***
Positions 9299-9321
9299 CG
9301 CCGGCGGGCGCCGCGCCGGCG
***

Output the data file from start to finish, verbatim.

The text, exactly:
Positions 9299-9321
9299 CG
9301 CCGGCGGGCGCCGCGCCGGCG